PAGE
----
teenagers from outer space Teenagers were scary then, as they are scary now, not only because they acted out impulses adults had hopefully hidden away. They were scary because they weren't just "out there." They were Us, our flesh and blood. Their actions, seen by adults as destructive of self and society, did not come from a nameless Other. They came from home. We were its author and finisher. Teenagers showed us what we had once been capable of, what we might still be capable of. In teenagers, the clear line between We and Other becomes a muddled, tentative barrier.

It is easy to assume that we have left behind such paranoid notions. Even the Red Scare seems almost quaint as we enter the 21st century. Nonetheless, America remains obsessed with borders; lacking the Evil Communist Menace, we turn to immigration fears. As America becomes an increasingly diverse populace, the line between Us and Them breaks down. Repressive measures rise up. We see too much of ourselves in these new Others, we can no longer be sure what it means to be an American, and so we fight back. And kids still scare adults. Kids embrace a popular culture that crosses borders. Just as in the 1950s, when white middle-class kids embraced rock and roll with its African-American roots, suburban kids of the 90s enroll in hip-hop nation, messing up those borderlines. Adults still find ways to squash those kids, to prevent them from reminding us of our Other capabilities. They can't be trusted. They don't know better. They need social control. Not just curfews, or anti-skateboarding ordinances, or internet-censoring software, but criminalization, sexual repression, and more.

At times it seems like there are only two kinds of parents. One kind refuses to remember what it was like to be a kid, refuses to accept that when we were young, we did things we shouldn't have, and yet we survived, perhaps even better for the experiences. The other kind remembers only too well, and insists that our kids will not be allowed to make the same mistakes we made. In either case, the result is repression. Repression based in reasonable assumptions about childhood, and the ways in which children need our protection. The world is a bare electrical outlet, waiting for some kid to stick a fork into it. Our job is to put plastic plugs over the holes, because we quite rightly don't want our kids to be fried.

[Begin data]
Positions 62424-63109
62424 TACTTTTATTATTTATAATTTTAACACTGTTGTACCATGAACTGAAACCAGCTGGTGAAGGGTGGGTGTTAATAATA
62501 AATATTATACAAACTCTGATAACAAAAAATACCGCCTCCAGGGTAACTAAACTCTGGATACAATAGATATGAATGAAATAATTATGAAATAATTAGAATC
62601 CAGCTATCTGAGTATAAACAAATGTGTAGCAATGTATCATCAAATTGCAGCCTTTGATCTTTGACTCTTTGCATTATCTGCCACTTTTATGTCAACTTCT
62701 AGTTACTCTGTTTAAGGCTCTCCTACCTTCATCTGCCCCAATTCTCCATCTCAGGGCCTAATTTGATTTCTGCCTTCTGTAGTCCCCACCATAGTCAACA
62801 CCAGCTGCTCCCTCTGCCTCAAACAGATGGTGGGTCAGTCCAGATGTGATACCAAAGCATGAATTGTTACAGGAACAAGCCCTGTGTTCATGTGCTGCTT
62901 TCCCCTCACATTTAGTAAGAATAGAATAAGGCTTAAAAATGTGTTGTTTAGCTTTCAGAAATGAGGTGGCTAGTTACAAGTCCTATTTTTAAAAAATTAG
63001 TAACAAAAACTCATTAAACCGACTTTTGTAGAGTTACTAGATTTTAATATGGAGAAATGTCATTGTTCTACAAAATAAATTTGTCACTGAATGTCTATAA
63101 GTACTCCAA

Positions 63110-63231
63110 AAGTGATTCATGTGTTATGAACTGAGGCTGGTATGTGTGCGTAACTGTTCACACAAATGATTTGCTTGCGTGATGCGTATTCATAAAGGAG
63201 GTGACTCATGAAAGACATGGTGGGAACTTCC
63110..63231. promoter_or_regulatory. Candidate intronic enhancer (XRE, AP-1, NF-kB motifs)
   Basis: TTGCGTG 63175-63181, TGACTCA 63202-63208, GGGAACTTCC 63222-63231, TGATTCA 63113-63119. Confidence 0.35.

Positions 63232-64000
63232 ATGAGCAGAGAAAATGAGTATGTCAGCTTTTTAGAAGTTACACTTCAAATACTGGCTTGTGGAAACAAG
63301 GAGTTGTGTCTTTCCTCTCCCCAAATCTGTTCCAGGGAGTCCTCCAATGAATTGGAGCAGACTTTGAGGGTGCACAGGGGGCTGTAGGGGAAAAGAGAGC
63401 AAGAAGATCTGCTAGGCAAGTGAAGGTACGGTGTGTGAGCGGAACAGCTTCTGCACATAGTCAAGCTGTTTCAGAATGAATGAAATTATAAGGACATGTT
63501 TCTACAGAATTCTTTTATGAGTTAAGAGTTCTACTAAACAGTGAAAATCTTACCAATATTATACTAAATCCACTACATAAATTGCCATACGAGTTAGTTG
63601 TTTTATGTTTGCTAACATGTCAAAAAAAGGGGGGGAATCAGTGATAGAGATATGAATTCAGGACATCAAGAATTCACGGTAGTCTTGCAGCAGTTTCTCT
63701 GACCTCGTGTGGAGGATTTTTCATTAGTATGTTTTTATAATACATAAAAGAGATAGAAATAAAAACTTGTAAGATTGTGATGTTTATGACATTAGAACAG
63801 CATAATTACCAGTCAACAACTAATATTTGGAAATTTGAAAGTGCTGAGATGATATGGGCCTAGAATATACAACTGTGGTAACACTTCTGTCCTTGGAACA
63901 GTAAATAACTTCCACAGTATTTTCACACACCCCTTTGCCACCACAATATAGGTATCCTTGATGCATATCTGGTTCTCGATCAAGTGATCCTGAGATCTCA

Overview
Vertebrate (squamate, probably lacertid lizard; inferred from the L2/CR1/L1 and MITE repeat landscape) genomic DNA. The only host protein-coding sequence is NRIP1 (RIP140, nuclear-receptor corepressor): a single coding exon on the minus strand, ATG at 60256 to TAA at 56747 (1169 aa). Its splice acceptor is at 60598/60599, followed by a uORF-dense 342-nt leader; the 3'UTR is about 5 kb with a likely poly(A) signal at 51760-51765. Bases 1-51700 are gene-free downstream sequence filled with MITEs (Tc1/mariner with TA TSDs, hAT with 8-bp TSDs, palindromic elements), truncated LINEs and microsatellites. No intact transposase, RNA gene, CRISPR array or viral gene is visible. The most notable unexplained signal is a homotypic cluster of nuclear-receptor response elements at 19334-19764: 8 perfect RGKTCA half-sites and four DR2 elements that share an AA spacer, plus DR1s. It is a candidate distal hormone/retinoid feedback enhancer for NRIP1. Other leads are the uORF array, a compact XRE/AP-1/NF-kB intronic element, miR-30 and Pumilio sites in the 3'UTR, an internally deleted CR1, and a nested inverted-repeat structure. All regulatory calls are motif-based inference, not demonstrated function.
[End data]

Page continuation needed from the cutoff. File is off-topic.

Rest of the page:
But we also don't want to remember that there was a time when the idea of putting forks in sockets fascinated us. That there was a time when we experimented, a time when we took chances. A time when we flirted with ideas that repel us in our adulthood. That's the problem with kids: they remind us of what we have done and might do again. They must be stifled.

Or so repressive adults seem to believe. And so we do everything we can to make young lives miserable. In the name of phony nostalgia, we simultaneously berate our kids for not being like we pretend we were, and repress them for wanting to be something more than we want them to be. It can be awful to be a kid. It is up to adults to see that it is less awful, not more. Which we can do only by getting to know them better and admitting, ultimately, that We are Them.

I miss having my kids around. They are great people. I like to be reminded of what life is like for a young person. I like the happy contentment that comes with a good family. I like the way they accept me for who I am; I hope I do the same for them. They are gone; they are adults. I'll have to look elsewhere for the youthful perspective now. It's a perspective worth seeking out. Youth is not wasted on the young. It is wasted on grownups who can't see brilliance in the lives of young people.

Thanks to Aaron Shuman for his assistance on this essay. The following links were also suggested by Aaron:

No War on Youth
BRAT
Yo! Youth Outlook
Rethinking Schools
International Student Activism Alliance

Like Peter Pan, Steven Rubio didn't want to grow up. He did anyway.

Copyright © 2000 by Steven Rubio. All rights reserved.

Personal tools